Coercive Therapy

I read an article this morning about a psychologist in Oregon who primarily treated Reactive Attachment Disorder diagnosed children who lost her license and is being held accountable for wrongful doing after an 11-year-old child committed suicide.  I don’t know the intimate details of the case, so I am not writing this to you to say shame on anyone, her or the system.  I am writing this to you to say that treatment of children with attachment challenges is tricky and needs to be very thoroughly thought through.  
Be careful what advice you take.  There are coercive therapies still being readily practiced that have been deemed harmful to children. In the early years of having my own children I sought advice from many experts and the prevailing treatment for RAD was coercive.  I subjected my own children to recommended interventions, such as strong sitting for too long, forced calisthenics for punishment, therapies that demanded my children scream that they hated me, and lots of pointless hard labor.  I did this for about two years before my heart just couldn’t keep going.  
I made my children afraid of me through this coercive treatment.  I honestly had no idea what else to do and I followed the prevailing wisdom of the therapist I was seeing.  Actually, I sought many therapists who did this form of therapy and I did some myself. There is one popular book I still see parents come to me with that I have to dissuade them from using.  Every time I ask them not to use the interventions, they say…”But they work.”  Coercion works in the short run, but it causes long term-negative effects.  Trust me on this.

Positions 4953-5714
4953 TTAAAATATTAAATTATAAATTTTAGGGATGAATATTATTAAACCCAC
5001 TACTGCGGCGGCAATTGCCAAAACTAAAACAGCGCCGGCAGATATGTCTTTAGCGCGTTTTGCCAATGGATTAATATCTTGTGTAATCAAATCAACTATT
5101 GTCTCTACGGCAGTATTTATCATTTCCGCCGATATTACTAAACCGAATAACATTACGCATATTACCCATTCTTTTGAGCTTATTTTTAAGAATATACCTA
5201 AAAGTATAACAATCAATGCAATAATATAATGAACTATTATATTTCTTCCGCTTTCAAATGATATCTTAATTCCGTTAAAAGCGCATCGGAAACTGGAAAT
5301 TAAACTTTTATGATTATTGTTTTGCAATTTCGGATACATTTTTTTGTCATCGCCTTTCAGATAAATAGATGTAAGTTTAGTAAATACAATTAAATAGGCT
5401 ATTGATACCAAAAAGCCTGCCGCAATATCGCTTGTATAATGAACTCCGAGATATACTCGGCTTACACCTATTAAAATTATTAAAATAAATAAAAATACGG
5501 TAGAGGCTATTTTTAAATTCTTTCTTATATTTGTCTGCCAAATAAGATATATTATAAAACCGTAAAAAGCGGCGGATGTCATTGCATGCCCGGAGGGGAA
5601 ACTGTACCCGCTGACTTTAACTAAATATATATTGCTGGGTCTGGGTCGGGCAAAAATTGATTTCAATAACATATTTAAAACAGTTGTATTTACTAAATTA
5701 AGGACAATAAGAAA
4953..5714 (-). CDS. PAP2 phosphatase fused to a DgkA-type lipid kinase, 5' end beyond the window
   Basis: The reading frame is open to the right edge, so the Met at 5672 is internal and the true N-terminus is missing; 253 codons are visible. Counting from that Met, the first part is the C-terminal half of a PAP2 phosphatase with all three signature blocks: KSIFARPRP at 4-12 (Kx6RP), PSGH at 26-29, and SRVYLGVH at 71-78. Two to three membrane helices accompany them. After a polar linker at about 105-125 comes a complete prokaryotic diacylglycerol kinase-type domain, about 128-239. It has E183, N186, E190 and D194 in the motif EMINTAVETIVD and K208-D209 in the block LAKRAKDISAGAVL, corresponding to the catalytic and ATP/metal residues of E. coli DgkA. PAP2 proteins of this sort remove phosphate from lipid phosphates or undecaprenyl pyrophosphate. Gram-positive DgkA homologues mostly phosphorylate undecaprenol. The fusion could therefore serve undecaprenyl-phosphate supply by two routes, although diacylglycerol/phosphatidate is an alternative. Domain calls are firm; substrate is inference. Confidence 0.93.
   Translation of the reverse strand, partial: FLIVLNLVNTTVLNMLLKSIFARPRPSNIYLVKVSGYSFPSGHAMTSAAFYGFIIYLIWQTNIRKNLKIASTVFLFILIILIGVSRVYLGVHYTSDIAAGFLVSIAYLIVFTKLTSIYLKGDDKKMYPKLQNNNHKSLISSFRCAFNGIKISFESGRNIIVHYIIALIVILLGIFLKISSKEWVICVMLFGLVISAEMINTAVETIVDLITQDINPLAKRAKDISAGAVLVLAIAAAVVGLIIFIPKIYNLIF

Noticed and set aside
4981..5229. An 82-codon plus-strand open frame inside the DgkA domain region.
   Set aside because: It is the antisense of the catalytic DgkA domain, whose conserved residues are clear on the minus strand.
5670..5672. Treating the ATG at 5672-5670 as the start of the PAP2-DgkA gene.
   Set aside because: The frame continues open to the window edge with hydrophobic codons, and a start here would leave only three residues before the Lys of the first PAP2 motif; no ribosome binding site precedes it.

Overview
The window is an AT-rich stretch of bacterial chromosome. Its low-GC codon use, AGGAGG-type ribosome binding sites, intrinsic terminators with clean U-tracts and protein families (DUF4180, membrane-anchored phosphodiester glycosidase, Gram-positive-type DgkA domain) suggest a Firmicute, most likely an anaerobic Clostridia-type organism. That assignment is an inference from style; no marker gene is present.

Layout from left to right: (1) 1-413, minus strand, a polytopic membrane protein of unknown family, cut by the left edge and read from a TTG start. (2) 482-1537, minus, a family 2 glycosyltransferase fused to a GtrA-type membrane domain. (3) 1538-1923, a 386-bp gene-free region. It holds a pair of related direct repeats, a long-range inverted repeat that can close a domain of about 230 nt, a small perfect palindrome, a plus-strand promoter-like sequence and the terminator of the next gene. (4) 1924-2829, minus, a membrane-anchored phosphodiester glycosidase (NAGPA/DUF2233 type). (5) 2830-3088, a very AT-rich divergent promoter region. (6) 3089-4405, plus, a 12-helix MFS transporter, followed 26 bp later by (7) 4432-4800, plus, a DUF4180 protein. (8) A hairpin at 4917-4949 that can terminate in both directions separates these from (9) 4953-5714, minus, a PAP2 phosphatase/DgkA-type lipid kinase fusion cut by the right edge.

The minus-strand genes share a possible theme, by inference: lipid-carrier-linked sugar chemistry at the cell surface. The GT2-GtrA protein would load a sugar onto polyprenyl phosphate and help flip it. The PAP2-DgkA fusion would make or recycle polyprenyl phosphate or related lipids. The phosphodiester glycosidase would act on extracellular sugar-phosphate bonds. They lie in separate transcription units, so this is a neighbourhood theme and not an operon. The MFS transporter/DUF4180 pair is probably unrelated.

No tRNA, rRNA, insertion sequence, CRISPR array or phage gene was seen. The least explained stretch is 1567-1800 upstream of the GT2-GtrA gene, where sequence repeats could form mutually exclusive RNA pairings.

Over the years, I learned other ways of intervening with love and structure, empathy and understanding.  It is both harder and easier in the long run.  I had to repair much of the damage my early interventions caused, like fear and hatred in my children toward me. I did that to them, and I will be forever remorseful about it. YOU can know I have made my amends, but it doesn’t undo the damage to our relationships. 
Sometimes good therapies are used punitively.  Beware of your own desire to punish with perfectly fine interventions.  For example, it is okay to ask your children to sit by you until they calm.  It is okay to keep them safe by holding them until they can regulate.  What isn’t okay is using these things when you are angry and when you want to scare and control your children just because they are naughty and willful.  This is the tricky part.  It is not healthy for children to be able to hold all the power in a family, so a fine line is necessary.
Here is a link to what is called The White Paper on Coercion in Treatment that sets forth the standards for treatment of attachment challenged children.  It is long, about 12 pages, but an essential read in order to protect your children from misguided harm by therapists and by yourself.
Love Matters,
Ce Eshelman, LMFT
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The truth is hard to bear sometimes. 


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